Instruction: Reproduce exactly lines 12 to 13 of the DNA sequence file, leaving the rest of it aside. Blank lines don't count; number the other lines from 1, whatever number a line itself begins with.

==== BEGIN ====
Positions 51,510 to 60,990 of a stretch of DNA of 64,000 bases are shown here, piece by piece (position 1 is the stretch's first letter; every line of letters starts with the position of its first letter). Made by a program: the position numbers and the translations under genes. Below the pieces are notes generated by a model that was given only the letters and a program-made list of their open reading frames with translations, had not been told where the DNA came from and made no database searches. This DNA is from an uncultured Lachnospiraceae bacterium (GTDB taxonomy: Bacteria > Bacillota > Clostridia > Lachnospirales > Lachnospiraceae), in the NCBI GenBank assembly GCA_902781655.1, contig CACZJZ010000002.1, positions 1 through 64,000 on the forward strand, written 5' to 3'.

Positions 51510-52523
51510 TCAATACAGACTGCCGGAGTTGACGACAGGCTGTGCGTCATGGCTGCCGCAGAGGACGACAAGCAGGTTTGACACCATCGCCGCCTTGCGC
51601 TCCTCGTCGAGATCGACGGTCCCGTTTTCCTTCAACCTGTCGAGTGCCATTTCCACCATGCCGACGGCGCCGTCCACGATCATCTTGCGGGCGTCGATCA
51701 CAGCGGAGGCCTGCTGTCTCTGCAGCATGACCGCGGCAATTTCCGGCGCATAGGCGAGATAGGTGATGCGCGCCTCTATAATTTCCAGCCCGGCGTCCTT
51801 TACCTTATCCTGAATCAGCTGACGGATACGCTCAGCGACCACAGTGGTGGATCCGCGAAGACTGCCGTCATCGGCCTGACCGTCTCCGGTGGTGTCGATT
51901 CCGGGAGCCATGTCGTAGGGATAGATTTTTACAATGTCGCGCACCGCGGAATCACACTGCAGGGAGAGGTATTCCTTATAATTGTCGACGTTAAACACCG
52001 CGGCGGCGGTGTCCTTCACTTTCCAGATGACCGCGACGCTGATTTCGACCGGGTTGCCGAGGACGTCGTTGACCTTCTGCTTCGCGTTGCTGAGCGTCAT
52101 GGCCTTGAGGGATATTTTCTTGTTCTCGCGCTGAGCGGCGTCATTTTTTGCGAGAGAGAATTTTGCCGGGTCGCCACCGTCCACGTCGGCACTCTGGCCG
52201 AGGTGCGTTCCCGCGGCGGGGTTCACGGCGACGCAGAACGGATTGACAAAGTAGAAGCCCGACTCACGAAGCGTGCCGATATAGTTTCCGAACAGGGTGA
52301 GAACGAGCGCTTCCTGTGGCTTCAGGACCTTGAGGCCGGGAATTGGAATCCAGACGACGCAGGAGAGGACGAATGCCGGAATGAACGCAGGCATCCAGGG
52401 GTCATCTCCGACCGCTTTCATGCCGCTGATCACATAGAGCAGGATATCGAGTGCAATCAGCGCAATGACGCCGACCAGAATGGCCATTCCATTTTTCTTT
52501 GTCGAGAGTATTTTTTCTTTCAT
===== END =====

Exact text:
52401 GTCATCTCCGACCGCTTTCATGCCGCTGATCACATAGAGCAGGATATCGAGTGCAATCAGCGCAATGACGCCGACCAGAATGGCCATTCCATTTTTCTTT
52501 GTCGAGAGTATTTTTTCTTTCAT